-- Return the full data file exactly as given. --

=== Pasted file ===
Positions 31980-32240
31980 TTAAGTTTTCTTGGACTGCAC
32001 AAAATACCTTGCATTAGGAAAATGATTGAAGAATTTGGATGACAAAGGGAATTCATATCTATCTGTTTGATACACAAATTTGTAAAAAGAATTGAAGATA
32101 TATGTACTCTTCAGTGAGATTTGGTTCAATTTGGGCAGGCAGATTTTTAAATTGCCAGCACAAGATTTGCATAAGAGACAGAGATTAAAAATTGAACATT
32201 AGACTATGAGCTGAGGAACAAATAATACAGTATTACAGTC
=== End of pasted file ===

Positions 31980-32240
31980 TTAAGTTTTCTTGGACTGCAC
32001 AAAATACCTTGCATTAGGAAAATGATTGAAGAATTTGGATGACAAAGGGAATTCATATCTATCTGTTTGATACACAAATTTGTAAAAAGAATTGAAGATA
32101 TATGTACTCTTCAGTGAGATTTGGTTCAATTTGGGCAGGCAGATTTTTAAATTGCCAGCACAAGATTTGCATAAGAGACAGAGATTAAAAATTGAACATT
32201 AGACTATGAGCTGAGGAACAAATAATACAGTATTACAGTC